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Mathias Kiwanuka feels pressure of carrying on Strahan's legacy

Giants defensive end Mathias Kiwanuka looks on from

Giants defensive end Mathias Kiwanuka looks on from the practice field during the second day of minicamp in East Rutherford, N.J. on Wednesday, June 18, 2014. Credit: Kathleen Malone-Van Dyke

Mathias Kiwanuka said it is "a little bittersweet" to be one of the last men standing from the Giants' 2007 Super Bowl team (he, Eli Manning and Zak DeOssie are the only ones even though Kiwanuka was injured and did not play in the game). He did not, however, see it as the end of an era. 

"Those are great times we shared with a lot of great players," Kiwanuka said, "but the positive thing is still here, we still have another chance to do it here in New York, and that's what I am looking forward to."

The defensive end said he does feel a burden to carry on a tradition that, for him, began with Michael Strahan. When Kiwanuka was a first-round pick in 2006, Strahan was the established star of the team. Kiwanuka still wants to emulate Strahan, and while he probably won't be walking into Canton behind him someday, there are some footsteps he would like to trace. 

"It's in that same vein of when I leave this building, wanting to be proud of what I did," Kiwanuka said. "I know he's proud of what he did and we're all proud of him, but I want to continue that legacy. And there is a lot of pressure. There's pressure from him, there's pressure from everybody who came before him especially based on what we did -- and didn't -- do last year."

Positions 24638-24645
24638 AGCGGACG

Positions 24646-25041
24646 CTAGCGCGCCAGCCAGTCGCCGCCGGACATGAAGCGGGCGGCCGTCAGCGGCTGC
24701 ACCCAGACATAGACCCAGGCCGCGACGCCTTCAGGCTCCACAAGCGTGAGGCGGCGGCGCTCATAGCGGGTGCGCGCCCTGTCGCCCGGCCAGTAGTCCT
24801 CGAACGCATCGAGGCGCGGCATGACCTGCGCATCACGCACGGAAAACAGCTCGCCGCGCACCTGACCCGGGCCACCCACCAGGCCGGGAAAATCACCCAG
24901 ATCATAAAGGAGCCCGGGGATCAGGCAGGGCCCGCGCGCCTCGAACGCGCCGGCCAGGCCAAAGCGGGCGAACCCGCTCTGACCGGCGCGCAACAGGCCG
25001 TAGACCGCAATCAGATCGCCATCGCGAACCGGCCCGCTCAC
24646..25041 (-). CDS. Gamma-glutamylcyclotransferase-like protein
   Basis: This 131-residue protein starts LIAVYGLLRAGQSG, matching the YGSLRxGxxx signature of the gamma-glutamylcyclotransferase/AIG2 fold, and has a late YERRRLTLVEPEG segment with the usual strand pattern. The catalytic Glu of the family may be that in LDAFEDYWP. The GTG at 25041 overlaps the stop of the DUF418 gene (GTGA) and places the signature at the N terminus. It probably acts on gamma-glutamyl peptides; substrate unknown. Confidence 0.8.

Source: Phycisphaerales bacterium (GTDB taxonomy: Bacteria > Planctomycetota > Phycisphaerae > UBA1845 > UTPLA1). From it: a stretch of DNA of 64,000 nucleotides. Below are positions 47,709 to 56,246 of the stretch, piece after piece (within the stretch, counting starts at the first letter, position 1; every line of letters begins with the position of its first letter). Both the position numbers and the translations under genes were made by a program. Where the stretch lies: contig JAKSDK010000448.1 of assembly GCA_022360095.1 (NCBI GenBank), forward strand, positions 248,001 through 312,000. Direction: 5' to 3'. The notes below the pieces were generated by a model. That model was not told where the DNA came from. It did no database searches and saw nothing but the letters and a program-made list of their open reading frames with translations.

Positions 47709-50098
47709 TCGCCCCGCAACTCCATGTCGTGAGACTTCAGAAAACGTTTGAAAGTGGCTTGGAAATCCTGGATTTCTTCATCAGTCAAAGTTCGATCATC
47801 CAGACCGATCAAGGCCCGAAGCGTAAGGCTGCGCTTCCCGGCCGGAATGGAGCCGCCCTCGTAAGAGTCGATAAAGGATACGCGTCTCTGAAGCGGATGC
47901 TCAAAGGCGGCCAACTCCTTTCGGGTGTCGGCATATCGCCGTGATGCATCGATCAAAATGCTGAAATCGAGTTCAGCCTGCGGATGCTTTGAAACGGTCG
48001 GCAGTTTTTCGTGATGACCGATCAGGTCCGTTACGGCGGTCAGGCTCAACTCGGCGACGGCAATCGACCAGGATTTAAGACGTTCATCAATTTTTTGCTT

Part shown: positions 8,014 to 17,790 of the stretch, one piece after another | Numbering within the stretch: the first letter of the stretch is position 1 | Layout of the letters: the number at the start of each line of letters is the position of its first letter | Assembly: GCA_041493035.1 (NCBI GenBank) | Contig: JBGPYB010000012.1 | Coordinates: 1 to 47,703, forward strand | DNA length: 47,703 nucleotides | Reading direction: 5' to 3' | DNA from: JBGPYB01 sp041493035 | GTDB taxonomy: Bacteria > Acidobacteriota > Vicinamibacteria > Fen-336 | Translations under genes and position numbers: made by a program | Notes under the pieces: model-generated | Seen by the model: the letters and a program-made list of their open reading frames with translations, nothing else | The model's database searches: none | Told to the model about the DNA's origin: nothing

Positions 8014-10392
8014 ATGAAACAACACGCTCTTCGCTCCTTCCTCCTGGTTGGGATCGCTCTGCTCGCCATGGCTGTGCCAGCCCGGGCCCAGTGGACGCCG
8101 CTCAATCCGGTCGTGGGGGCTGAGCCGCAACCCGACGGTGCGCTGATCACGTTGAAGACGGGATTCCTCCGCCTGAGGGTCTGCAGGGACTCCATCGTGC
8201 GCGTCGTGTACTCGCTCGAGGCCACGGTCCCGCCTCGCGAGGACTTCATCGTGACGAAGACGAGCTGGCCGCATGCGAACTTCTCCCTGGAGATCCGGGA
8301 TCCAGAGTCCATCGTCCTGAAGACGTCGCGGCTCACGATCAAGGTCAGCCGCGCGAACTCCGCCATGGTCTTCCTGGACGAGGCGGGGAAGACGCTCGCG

Besides being one of three players remaining on the Giants' roster with two Super Bowl rings, Kiwanuka is the second-longest tenured player on the team behind Manning. And he is the only defensive player who was a teammate of Strahan's. All of which is to say that he has had a long and distinguished career, having played eight seasons for one franchise.

But there is something that he had never done until this year.

For the first time ever, Kiwanuka came into a training camp as a starting defensive end. There have been years in the past where he was playing with the starters because of an injury or contract situation with another player, but generally he was holding the spot for Jason Pierre-Paul or Osi Umenyiora. And in 2008 he came into camp as a starter, but at outside linebacker.

Even Kiwanuka himself seemed surprised when that nugget of information was presented to him.

"We've always been a group that rotated a lot," Kiwanuka said. "Being a starter is a badge of honor that you want to carry into the season, but for me it's all about getting on the field, getting reps and making a play when it counted."

And, as Kiwanuka added: "You have to earn it. The job's not there yet."

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